Friday, June 1, 2012

Review of Shinju by Laura Joh Rowland

I’ve read two of Laura Joh Rowland’s novels featuring samurai/investigator Sano Ichiro in late seventeenth century Japan, enjoying them both, so I figured it’s time to start the series from the beginning.

Her first novel, Shinju, opens with the bodies of a young, wealthy girl and a lowly artist, twice her age, bound together and floating in the river. It’s assumed they committed a ritual suicide, shinju, what lovers do when they are forbidden by family and culture to marry. The couple feels they will be together forever in the Buddhist afterlife.

Sano is a newly appointed yoriki, a sort of policeman for the village outside of Edo Castle, but he has received the post through an intervention by his patron, and not through the usual channels like family tradition. Therefore, he is ostracized and oppressed by his fellow yoriki. Being the low man on the totem pole, he is given the job of ‘solving’ the double suicide quietly and quickly by his superior, Magistrate Ogyu.

Sano isn’t satisfied the couple killed themselves so against his master’s direct orders, he begins to investigate the deaths. Almost immediately, he finds proof the crime was murder. His own sense of honor and finding the truth spurs him on disobeying repeated orders and threats from the magistrate.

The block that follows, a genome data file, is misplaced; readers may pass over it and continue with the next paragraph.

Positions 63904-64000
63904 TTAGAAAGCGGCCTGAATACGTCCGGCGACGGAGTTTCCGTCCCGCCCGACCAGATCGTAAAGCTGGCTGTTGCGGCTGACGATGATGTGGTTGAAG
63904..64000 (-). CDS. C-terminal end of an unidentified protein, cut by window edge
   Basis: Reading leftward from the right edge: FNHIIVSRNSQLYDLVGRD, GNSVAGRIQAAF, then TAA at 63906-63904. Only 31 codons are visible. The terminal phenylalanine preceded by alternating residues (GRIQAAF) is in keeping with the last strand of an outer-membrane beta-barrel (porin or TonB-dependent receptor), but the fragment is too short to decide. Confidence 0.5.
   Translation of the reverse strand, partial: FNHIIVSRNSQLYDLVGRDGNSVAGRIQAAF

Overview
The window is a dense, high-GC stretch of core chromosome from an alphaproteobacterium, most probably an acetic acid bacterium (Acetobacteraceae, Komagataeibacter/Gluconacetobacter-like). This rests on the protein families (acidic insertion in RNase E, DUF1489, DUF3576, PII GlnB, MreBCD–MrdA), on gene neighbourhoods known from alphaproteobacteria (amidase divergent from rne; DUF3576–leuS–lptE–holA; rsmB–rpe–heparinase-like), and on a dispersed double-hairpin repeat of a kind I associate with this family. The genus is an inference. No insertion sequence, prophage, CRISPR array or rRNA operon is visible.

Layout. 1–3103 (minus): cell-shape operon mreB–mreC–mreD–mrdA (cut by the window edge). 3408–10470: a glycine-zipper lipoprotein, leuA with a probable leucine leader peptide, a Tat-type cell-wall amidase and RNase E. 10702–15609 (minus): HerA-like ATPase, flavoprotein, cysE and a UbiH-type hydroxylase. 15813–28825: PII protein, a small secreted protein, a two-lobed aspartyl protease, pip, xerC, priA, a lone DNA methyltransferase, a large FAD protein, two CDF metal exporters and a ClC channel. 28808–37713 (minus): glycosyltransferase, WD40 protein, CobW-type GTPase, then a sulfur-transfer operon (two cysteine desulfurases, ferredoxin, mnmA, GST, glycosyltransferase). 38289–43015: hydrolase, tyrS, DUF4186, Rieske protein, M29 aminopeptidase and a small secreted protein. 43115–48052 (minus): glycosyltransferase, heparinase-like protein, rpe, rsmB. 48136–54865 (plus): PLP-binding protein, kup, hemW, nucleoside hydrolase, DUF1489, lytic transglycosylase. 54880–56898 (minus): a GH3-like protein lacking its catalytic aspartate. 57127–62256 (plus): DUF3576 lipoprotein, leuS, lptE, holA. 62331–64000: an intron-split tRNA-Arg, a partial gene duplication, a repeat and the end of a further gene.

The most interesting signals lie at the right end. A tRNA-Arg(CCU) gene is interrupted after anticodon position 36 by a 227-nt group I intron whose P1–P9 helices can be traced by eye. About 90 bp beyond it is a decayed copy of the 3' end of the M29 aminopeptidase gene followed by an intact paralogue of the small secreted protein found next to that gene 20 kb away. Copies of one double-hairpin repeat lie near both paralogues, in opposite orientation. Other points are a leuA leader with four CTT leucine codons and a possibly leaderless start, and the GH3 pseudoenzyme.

Anyone else probably would’ve given up after the number of setbacks Sano encounters. For much of the book, he runs up against brick walls in his inquiry and receives more threats and risks dishonor. The story bogs down while Sano repeatedly finds himself at a dead end. Even after he’s dismissed in disgrace Sano continues his investigation, only then does he make progress. He discovers a plot to assassinate the shogun.

Rowland’s descriptions of seventeenth century Japan are incredibly detailed. The architecture and lay-out of Edo castle, the jail, the houses of the wealthy and pour, and the township are described down to the color of the walls and the smalls. She depicts aspects of the Japanese culture, clothing, hairstyles, society and holiday traditions with meticulous details. One could probably become an expert on Japan in the sixteen-eighties just by reading a few of her books.

Her eye for detail becomes a plus when she pens sword fights. Then the action rises to a fever-pitch and the reader turns the pages as fast as Sano blocks, parries and thrusts, defending himself from his sword –wielding opponents. The action is perfect.

At 437 pages, Shinju is much longer than most medieval mysteries, but the length doesn’t diminish the enjoyability. The story flies by.

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